History: P.A. 93-22 added Subsec. (d) imposing penalty for violation of this section and additional criteria for quarantine of equines; P.A. 96-24 amended Subsec. (a) to modify preimportation testing requirements re equine infectious anemia.

Sec. 22-415d. Written permission for transfer of ownership of an equine that tested positive. No person shall sell, lease, exchange, barter, or give away any equine that tested positive to an official test for equine infectious anemia except upon written permission from the commissioner.

(P.A. 88-151, S. 4, 11.)

Sec. 22-415e. Isolation; retesting. Freeze-brand. Any equine which reacts positively to the official test shall be isolated on the premises where such equine was tested. Any reactor shall be retested, within fourteen days, by the State Veterinarian or his representative to reaffirm the identity and reaction of such equine. All other equines on such premises shall be quarantined. A quarantine shall be in effect until the reactor is disposed of or quarantined to another area approved by the commissioner and any remaining equines are tested, at a time determined by the State Veterinarian, and have reacted negatively. Any reactor shall be permanently identified by the State Veterinarian using a freeze-brand.

(P.A. 88-151, S. 5, 11.)

Sec. 22-415f. Disposal. Proposal for isolation area. (a) The owner of an equine which tested positive on the second official test shall dispose of such equine, in accordance with subsection (b) of this section, within seven days of receipt of the second positive equine infectious anemia test result or shall retain such equine under quarantine and in isolation in an area approved by the State Veterinarian or his representative. The owner of a reactor intending to retain such reactor shall submit a proposal for an isolation area to the commissioner within seven days of receipt of the second positive equine infectious anemia test result.

(b) Disposal of an equine which reacted positively to the official test shall be by one of the following methods: (1) Humane destruction by a licensed veterinarian. The euthanizing of such equine shall be witnessed by the State Veterinarian or his agent, or the licensed veterinarian euthanizing said equine shall submit a signed statement to the commissioner attesting to the destruction of the equine; (2) sale or donation to a research facility with the approval of the State Veterinarian; or (3) identification and sale for slaughter, accompanied by a permit issued by the commissioner for slaughter at an establishment approved by the State Veterinarian, provided such equine meets state and federal regulations.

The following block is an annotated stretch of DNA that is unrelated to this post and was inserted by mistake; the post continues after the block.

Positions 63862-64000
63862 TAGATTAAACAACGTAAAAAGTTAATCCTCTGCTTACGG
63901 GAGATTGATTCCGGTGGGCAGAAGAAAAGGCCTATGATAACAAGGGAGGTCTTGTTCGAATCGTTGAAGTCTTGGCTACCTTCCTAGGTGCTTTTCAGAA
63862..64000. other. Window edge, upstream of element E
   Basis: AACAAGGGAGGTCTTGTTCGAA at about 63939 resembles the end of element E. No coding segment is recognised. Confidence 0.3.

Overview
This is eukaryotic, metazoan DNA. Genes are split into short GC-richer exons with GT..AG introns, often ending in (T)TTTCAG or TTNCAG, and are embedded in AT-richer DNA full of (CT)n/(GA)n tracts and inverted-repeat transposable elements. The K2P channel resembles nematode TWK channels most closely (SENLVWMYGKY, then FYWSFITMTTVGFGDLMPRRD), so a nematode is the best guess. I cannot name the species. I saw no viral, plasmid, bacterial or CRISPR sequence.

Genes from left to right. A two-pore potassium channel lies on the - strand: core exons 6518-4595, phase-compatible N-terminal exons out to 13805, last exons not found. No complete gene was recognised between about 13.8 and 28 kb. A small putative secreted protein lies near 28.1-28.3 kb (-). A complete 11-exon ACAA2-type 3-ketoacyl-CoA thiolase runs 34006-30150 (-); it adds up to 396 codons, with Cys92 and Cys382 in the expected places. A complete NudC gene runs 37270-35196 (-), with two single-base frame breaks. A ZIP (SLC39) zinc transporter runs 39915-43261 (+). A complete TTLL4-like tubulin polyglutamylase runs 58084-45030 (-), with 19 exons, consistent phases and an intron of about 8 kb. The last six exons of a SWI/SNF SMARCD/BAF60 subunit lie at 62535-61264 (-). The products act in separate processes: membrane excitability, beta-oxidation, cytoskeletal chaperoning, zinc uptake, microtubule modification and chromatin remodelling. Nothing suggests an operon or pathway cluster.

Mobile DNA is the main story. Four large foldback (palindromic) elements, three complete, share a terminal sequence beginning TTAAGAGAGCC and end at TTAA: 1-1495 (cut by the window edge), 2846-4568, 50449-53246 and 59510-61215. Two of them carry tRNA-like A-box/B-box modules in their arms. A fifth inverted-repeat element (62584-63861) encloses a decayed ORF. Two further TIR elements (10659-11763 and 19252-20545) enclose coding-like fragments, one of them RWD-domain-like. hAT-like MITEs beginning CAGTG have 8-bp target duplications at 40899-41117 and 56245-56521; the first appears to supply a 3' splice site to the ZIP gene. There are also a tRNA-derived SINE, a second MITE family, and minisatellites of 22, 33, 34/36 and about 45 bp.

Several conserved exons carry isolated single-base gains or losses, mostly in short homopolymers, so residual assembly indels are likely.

(P.A. 88-151, S. 6, 11.)

Sec. 22-415g. Isolation area requirements. An equine in isolation pursuant to sections 22-415e and 22-415f shall be confined to an enclosure or pasture whose boundaries are not less than two hundred yards from an enclosure or pasture harboring an equine which has not had an official equine infectious anemia test or is found to be negative to such test, provided the commissioner may approve confinement to an enclosure or pasture whose boundaries are less than two hundred yards upon determination that such enclosure or pasture is sufficiently screened to preclude entry of biting insects. No reactor may be moved from an isolation area except upon written authorization by the State Veterinarian.

(P.A. 88-151, S. 7, 11.)

Sec. 22-415h. Equine semen imported into Connecticut. All equine semen imported into the state shall be from stallions that tested negative for equine infectious anemia during the calendar year in which the semen was collected.

(P.A. 88-151, S. 8, 11.)

Sec. 22-415i. Inspection. (a) The Commissioner of Agriculture or his designated agents may inspect the premises where an equine is in isolation to confirm compliance with the provisions of section 22-415g and any relevant regulations adopted under section 22-415j.

(b) The Commissioner of Agriculture or his designated agents shall have access at reasonable times to any paddock, stable, or building used for equine purposes if the commissioner has reason to believe there is a violation of the provisions of sections 22-415a to 22-415j, inclusive, or the regulations adopted under section 22-415j.

(P.A. 88-151, S. 9, 11; June 30 Sp. Sess. P.A. 03-6, S. 146(e); P.A. 04-189, S. 1.)

History: June 30 Sp. Sess. P.A. 03-6 replaced Commissioner of Agriculture with Commissioner of Agriculture and Consumer Protection, effective July 1, 2004; P.A. 04-189 repealed Sec. 146 of June 30 Sp. Sess. P.A. 03-6, thereby reversing the merger of the Departments of Agriculture and Consumer Protection, effective June 1, 2004.

Sec. 22-415j. Regulations. The Commissioner of Agriculture shall adopt regulations, in accordance with the provision of chapter 54, to carry out the purposes of sections 22-415a to 22-415j, inclusive.

(P.A. 88-151, S. 10, 11; June 30 Sp. Sess. P.A. 03-6, S. 146(e); P.A. 04-189, S. 1.)

History: June 30 Sp. Sess. P.A. 03-6 replaced Commissioner of Agriculture with Commissioner of Agriculture and Consumer Protection, effective July 1, 2004; P.A. 04-189 repealed Sec. 146 of June 30 Sp. Sess. P.A. 03-6, thereby reversing the merger of the Departments of Agriculture and Consumer Protection, effective June 1, 2004.